Analyst: Apple’s Lightning connector shortage due to supplier change, poor yield rates

“[In] a research note shared with AppleInsider, well-informed KGI analyst Ming-Chi Kuo notes a change in supplier weighting combined with low yield rates has caused a shortage of Lightning connector supply,” Mikey Campbell reports for AppleInsider.

“Being roughly 80 percent smaller than its predecessor, Lightning is a complex component and requires new production methods, therefore decreasing the initial yield rate,” Campbell reports. “It is estimated that Cheng Uei, otherwise known as Foxlink, has been allocated 60 percent of all Lightning production, while Hon Hai, or Foxconn, retains the remaining 40 percent.”

Campbell reports, “However, output from supply channels indicate that only Foxlink is able to make stable shipments due to a better yield rate, meaning overall supply can’t meet crushing demand from early iPhone 5 adopters… Sources say Apple has asked Cheng Uei to dedicate additional workers and production lines to Lightning production to make up for the supply gap… ”

Read more in the full article here.

20 Comments

      1. Ordered 4 of them, should arrive Wednesday. I just ordered the USB cables for $19 a pop. Why the heck would you order the more expensive connectors ($29 or $39)? I’m just reusing my existing ac adaptors/chargers and swapping out USB cable

  1. I ordered 2 extra cables from apple.com the same day they the iphone went on sale. They came in today. I also order some of the 30pin to Lightning dongles…limit was 5…those aren’t scheduled to ship until October.

  2. They have TONS of these cables hanging on the wall at my local Apple store. I easily picked up 3 on Sunday, but was expecting them to be hard to find….based upon media reports.

      1. Okay, correction again.
        My Lightning cables just came, two days earlier than my last email said. And weeks earlier than originally promised.
        Go figure . . . again.

  3. Sources say Apple has asked Cheng Uei to dedicate additional workers and production lines to Lightning production to make up for the supply gap…

    This may also help explain the rather high price for the converters. This is early stage production whereby the product price has to make up for costs, including R&D. Then add the low supply and high demand. This kicks up the price.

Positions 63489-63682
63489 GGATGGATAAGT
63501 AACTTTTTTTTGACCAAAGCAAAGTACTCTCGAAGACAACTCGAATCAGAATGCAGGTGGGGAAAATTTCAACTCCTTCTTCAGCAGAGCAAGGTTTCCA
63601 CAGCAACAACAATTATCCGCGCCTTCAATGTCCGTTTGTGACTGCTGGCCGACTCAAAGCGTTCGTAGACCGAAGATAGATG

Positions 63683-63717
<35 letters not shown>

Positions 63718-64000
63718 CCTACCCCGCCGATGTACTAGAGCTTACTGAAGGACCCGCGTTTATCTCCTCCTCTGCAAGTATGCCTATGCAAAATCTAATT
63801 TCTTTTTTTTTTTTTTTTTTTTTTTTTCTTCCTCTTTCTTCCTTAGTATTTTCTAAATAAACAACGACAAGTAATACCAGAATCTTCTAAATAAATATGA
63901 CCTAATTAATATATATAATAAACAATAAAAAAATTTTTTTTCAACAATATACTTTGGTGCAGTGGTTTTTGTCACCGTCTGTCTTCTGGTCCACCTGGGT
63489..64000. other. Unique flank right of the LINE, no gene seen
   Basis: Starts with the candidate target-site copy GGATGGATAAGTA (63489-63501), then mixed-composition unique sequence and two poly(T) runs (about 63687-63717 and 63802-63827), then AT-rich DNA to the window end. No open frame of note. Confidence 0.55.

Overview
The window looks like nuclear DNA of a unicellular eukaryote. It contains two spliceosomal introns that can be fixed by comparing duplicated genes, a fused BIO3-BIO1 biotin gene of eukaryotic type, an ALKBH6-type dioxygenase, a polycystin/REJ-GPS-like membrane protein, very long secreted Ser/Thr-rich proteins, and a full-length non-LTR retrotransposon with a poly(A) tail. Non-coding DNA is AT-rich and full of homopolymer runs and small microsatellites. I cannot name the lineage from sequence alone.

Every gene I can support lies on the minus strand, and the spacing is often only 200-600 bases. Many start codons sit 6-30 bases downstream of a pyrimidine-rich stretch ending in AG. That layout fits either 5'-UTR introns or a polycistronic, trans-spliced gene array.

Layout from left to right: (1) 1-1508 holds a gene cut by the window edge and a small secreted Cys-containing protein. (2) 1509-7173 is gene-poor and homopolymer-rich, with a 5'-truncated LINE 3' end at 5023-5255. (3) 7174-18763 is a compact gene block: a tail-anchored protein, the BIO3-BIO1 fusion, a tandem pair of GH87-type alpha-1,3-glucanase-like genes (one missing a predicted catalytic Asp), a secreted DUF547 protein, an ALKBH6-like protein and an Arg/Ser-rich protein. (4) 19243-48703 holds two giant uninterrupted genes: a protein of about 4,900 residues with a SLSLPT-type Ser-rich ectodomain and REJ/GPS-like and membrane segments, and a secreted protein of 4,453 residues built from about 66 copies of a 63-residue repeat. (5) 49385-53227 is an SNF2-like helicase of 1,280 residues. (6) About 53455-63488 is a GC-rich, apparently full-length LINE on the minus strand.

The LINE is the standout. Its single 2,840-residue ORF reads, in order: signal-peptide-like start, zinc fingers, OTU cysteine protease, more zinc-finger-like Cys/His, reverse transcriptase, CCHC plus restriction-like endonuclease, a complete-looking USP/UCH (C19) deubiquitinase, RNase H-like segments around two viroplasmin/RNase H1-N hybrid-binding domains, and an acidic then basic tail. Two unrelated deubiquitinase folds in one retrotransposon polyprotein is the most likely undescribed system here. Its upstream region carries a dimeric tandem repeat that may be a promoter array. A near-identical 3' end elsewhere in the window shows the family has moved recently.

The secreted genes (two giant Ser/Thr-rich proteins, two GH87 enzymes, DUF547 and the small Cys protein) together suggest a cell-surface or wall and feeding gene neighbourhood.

Ideally, successful mass production forces the price downward. We saw this in dramatic fashion with the drop in HDTV prices. When they first hit the market, $8,000 for an HDTV was standard, and that was with none of the modern added bells and whistles. What does a basic HDTV cost now?

    And yes, there is the ‘monopoly’ of the sales environment. Only Apple iPhone 5 and iPod Touch 5 users want and require one. There is no ‘universal’ need or appeal for it, as well as no competitor providing it. That also keeps the price high, unfortunately. But that is one of the fortunes and perks of invention and patenting. You own the market. Eventually patents run out, and theoretically so does any ‘monopoly’ effect on pricing.

    1. Oh and, what’s with all the ‘Fox’es in these company names?

      Asia has a cultural concept of foxes being bringers of luck. This is the case in Japan as well as China.

      In my parent’s backyard, foxes are eaters of squirrels. Thus they are similarly cherished.

      In MY backyard, it is feral cats who are eaters of squirrels.
      😉

  4. Poor implementation, Apple. There is no excuse for reckless outsourcing. Also, charging obscene prices on connector hardware to recover R&D costs is ridiculous. It’s a damn connector, and it allows zero performance improvement. If your low-bid suppliers can’t build the parts, Tim, then perhaps you should rethink your mad rush to do everything in China.

    1. Oh please, do grow up.
      Every manufacturing business that does R&D includes that in it’s pricing.
      Anyone wants cheaper versions, go to Amazon, tap ‘lightning adaptor’ into search, quit the whining.

Reader Feedback

This site uses Akismet to reduce spam. Learn how your comment data is processed.